Could this be a turning …

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Welcome to tax and spend politics, 1992 style

Unpopular government seeks fourth general election victory in a row in midst of a recession. Sound familiar? Welcome to 1992.

Back then it was the Conservatives in power facing a Labour opposition and David Cameron was working for the Conservative Party, as head of the political section of the Conservative Research Department.

I suspect it’s memories of 1992 that help explain the vagueness of Conservative tax and spend plans this time round. In 1992 the Labour opposition had spelt out its spending commitments in advance in some detail and so, when Chancellor of the Exchequer Norman Lamont sprung a surprise in the …

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Opinion: But is it really time for a change?

Party strategists have bet heavily on their assessment that voters think it is time for a change.

Perhaps simplistically, they hold to the notion that British political fortunes are governed by a pendulum. You often hear them criticise what they term the blue/red red/blue swings, but privately they accept it as a fundamental ‘law’ of political physics and have allowed themselves to be governed by this supposed law these last two years.

2010 will be one of those ‘Time for a Change’ elections, they have deduced.

From that deduction they moved on to suggest that the Conservatives (to whom in their estimate the pendulum has swung) have won the argument among the British public that they, the Conservatives, are the party of change.

The next step in the analysis was to presume that attacks on Conservatives or Conservative policies would thus position the Liberal Democrats as against change and therefore implicitly pro the status quo and, deep down in voter consciousness, pro-Labour.

Among leading Liberal Democrat MPs this conclusion may have been conveniently close to their political preferences, for others – and I think we may include Cable in this – it makes for an agonising and uncomfortable position.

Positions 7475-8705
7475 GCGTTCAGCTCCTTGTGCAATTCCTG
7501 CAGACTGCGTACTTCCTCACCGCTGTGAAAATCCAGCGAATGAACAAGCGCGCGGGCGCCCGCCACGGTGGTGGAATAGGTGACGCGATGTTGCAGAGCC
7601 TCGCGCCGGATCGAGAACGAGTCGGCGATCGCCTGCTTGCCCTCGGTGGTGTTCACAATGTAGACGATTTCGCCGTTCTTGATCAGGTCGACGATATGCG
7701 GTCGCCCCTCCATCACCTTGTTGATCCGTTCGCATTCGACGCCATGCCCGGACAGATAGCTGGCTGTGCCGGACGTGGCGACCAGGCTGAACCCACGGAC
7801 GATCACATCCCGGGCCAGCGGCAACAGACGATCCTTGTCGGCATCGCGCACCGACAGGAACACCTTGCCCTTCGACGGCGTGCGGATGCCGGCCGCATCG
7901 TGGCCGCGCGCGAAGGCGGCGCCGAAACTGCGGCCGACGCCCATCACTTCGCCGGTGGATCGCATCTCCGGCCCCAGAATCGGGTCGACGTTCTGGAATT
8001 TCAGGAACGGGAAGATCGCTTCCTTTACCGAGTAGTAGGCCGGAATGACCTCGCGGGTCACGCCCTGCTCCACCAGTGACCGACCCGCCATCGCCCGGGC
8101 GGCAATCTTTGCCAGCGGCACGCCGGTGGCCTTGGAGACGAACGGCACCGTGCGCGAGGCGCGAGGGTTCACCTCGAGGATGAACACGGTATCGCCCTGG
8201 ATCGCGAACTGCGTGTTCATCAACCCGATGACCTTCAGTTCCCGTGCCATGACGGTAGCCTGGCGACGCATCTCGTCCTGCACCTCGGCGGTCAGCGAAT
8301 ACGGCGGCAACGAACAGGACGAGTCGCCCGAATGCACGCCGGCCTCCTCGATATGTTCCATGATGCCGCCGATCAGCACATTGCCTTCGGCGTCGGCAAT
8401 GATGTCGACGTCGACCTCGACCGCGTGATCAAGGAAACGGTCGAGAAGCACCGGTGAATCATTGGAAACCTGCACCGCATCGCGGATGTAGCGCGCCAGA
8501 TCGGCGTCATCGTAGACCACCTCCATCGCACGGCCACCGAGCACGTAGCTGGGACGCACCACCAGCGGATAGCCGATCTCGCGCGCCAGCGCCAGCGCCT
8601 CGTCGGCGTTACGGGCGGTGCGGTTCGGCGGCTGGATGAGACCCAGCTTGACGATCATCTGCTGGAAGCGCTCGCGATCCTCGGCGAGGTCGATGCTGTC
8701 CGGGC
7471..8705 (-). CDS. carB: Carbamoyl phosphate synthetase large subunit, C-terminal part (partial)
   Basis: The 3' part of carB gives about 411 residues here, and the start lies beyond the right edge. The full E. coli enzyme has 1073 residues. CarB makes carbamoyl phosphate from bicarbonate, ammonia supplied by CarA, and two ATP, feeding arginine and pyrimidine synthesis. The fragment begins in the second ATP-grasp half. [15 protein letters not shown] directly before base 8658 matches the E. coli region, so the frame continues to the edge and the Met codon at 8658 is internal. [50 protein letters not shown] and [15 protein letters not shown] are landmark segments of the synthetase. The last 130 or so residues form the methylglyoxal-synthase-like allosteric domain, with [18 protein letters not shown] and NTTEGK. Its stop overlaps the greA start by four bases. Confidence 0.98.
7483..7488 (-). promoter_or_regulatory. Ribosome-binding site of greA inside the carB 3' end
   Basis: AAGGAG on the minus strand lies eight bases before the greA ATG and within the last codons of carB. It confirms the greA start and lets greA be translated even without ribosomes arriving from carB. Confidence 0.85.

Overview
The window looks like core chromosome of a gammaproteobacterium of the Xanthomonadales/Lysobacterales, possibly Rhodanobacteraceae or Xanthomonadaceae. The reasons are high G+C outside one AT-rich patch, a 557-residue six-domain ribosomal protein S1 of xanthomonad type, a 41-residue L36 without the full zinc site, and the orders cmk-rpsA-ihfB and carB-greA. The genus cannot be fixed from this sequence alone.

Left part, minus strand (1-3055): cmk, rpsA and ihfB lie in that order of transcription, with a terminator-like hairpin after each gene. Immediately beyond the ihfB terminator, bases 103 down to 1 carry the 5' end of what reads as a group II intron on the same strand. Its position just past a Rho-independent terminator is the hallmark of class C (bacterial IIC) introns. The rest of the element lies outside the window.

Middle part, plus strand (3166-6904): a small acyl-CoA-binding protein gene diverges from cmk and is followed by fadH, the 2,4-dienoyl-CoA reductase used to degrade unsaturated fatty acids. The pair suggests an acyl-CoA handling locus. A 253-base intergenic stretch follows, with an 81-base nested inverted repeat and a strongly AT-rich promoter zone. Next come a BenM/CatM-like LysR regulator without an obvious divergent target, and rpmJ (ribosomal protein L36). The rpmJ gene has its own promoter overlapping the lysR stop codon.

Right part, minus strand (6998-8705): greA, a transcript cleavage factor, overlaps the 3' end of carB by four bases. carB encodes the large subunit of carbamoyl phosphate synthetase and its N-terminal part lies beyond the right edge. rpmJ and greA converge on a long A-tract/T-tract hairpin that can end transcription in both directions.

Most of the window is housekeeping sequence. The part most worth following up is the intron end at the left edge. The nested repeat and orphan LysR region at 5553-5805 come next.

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Does it matter if The Sun backs the Tories?

suncover.jpg The Sun is shining on the Tories this morning, with the announcement by Rupert Murdoch’s tabloid that it will back the party at the next general election for the first time since 1992. Indeed, so proud was the rag paper of its announcement that they took the trouble to email Lib Dem Voice (twice) to let us know all about it – you see how much we matter to them!

The Sun’s endorsement of the Tories in not full-throated.

Most of its leader article is devoted to setting …

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Helpful advice from the Tories about how to beat them at the next election

I was browsing ConservativeHome.com the other day (as one does), and came across an interesting piece from one of its two editors, Jonathan Isaby. He was warning Tory activists not to sound triumphalist about the prospect of winning a 100-seat majority at the next election, in case it turned off electors – particularly in Lib Dem-held target seats.

Mr Isaby states that, if they are to win a majority, the Tories must

try and win back most of the thirty-odd seats which the party has lost to the Liberal Democrats over the last decade or so.”

Warming to this …